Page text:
We convened two workshops earlier this year to bring together experts from the remote-sensing and ecology communities to generate a list of candidate remotely sensed variables for reporting on the Aichi targets. The meetings, in Leipzig, Germany, and in Frascati, Italy, were funded by the Group on Earth Observations Biodiversity Observation Network (GEO BON), a network of organizations, scientists and practitioners established in 2008 under the auspices of the intergovernmental GEO.

The ten candidates we identified include continuous and biophysical variables such as leaf area as well as threshold-based thematic measures such as land cover. Participants mapped the variables onto the Aichi targets using CBD guidelines6. This was the first time that such a link has been made to inform global environmental policy.

The list is meant to stimulate discussion about which variables are most important. For example, vegetation height is key to inferring trends in biomass (and thus reducing deforestation, as in Aichi target 5) and ecosystem services (relevant to Aichi target 15 on restoring degraded ecosystems).

Joined-up approach

What next? By the end of the year, the GEO BON should develop a plan for refining the list of variables proposed here. The GEO secretariat should promote the use of such variables to the CBD and Intergovernmental Platform on Biodiversity and Ecosystem Services (IPBES). The CBD should review, update and endorse the plan. IPBES should adopt the proposed measures for thematic, regional and global assessments of biodiversity and ecosystem services.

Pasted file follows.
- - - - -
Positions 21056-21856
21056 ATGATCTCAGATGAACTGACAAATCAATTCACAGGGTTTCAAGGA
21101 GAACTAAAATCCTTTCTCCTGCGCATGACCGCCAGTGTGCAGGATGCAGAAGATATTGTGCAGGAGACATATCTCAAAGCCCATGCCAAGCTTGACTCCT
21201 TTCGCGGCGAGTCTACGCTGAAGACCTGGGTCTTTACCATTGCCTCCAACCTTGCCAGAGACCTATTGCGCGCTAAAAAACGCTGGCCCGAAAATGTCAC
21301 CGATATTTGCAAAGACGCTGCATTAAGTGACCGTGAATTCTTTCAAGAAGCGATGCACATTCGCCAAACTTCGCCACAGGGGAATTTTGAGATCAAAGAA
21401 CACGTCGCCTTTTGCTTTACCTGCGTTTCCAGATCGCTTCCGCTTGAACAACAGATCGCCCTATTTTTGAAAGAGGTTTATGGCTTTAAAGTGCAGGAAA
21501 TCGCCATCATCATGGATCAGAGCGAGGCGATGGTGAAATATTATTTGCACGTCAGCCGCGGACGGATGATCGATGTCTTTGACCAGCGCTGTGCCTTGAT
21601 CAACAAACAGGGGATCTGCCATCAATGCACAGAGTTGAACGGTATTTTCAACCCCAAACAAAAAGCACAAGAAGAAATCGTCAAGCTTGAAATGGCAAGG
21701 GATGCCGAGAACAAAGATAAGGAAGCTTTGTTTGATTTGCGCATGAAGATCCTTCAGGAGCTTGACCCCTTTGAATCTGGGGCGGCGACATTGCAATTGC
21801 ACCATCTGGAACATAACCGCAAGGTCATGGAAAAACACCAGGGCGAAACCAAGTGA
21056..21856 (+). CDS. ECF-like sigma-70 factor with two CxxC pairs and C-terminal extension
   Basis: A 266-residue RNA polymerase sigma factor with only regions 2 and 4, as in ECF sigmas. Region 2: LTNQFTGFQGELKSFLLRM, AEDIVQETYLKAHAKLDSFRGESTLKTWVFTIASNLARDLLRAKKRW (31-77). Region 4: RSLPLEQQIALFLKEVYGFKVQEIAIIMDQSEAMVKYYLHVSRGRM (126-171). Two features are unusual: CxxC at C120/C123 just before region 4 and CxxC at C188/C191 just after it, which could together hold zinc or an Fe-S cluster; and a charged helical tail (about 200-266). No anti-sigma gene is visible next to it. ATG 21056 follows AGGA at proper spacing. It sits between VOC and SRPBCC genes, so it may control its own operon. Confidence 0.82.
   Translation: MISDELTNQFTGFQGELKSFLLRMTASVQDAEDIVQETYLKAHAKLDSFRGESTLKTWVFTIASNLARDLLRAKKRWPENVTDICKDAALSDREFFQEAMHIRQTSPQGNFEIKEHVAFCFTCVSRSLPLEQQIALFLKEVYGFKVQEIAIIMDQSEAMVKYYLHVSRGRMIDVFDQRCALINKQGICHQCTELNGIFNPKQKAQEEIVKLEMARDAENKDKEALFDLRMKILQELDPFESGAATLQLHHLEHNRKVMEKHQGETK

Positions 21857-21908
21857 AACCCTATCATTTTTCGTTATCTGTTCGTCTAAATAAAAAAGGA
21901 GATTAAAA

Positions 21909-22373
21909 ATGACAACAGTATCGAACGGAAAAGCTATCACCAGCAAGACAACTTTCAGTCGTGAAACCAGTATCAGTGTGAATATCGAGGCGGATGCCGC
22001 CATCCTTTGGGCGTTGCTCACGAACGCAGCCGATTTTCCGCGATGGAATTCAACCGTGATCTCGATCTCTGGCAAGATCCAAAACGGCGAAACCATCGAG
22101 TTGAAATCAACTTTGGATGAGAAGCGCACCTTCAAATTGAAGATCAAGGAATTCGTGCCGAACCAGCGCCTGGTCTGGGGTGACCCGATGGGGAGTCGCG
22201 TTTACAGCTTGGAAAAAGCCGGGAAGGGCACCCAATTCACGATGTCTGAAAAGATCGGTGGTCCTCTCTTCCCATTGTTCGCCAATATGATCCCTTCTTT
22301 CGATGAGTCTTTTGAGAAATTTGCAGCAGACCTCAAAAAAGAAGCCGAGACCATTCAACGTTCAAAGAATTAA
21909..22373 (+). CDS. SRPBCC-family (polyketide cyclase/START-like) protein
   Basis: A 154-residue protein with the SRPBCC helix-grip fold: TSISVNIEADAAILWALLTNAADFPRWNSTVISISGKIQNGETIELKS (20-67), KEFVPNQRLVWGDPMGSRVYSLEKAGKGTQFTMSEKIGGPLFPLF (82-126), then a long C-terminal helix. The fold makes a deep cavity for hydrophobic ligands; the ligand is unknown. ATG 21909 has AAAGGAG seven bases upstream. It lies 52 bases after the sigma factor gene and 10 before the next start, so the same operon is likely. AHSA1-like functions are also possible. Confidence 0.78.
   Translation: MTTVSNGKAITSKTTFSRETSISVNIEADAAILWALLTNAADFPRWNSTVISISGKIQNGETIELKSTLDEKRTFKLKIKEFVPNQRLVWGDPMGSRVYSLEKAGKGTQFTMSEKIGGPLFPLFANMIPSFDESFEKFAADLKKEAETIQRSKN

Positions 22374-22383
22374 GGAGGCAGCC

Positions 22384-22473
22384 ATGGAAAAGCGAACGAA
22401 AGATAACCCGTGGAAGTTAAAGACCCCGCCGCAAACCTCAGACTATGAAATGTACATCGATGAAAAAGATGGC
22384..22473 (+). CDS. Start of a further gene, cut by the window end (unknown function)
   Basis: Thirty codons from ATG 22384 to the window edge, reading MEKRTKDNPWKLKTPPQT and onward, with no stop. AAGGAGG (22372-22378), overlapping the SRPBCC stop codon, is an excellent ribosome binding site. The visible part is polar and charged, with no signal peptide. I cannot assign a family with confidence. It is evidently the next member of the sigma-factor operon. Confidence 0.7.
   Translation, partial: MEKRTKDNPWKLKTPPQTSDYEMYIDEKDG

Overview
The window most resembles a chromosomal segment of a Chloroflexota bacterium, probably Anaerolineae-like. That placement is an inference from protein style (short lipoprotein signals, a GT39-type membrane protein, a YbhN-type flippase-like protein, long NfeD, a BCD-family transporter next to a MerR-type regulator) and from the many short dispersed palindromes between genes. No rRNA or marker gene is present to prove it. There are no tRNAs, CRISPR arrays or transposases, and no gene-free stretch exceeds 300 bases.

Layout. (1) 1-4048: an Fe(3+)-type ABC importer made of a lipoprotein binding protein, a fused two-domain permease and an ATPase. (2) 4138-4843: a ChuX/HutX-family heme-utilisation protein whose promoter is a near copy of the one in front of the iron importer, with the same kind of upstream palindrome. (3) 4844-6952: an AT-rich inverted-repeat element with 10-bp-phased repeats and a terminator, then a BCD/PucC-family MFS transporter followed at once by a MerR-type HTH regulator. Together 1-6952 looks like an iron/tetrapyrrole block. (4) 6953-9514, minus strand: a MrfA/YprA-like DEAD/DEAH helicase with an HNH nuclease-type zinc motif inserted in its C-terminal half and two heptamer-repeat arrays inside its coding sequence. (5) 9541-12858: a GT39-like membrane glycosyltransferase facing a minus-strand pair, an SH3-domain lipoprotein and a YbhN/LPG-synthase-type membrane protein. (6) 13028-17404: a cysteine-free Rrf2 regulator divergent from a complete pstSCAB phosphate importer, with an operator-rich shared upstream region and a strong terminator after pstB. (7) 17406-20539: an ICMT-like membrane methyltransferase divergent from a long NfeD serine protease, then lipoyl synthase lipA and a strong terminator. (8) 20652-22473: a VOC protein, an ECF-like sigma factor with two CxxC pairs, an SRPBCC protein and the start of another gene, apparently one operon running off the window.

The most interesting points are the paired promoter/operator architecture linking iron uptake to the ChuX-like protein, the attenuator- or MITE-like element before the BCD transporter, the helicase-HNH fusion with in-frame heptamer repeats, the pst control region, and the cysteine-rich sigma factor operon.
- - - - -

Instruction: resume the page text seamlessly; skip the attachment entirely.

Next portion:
Vegetation (red) on Italy's Sardinia, imaged by the European Copernicus Sentinel-2A in 2015. Credit: Copernicus Sentinel data [2015]

The GEO secretariat should support the definition of a coherent and comprehensive set of remotely sensed biodiversity variables and related products, and pass these requirements to the Committee on Earth Observation Satellites (CEOS). CEOS coordinates cooperation between space-agency satellite missions and product development. The GEO BON's plan should be updated with feedback from this process and recirculated.

The biodiversity community needs to recognize the potential and limitations of image processing for biodiversity monitoring. Remote-sensing experts should seek a deeper understanding of ecological concepts and requirements to minimize semantic confusion and to ensure that the collected data are used in the most appropriate and useful way. Those working in natural-resource management will need to be trained in biodiversity conservation and remote sensing.

Research funding agencies (such as the research directorate of the European Commission and the US National Science Foundation) must lend their support. They should seek proposals for interdisciplinary, multinational case studies that demonstrate the use and impact of remotely sensed biodiversity variables for tracking the impact of conservation actions and environmental policies worldwide.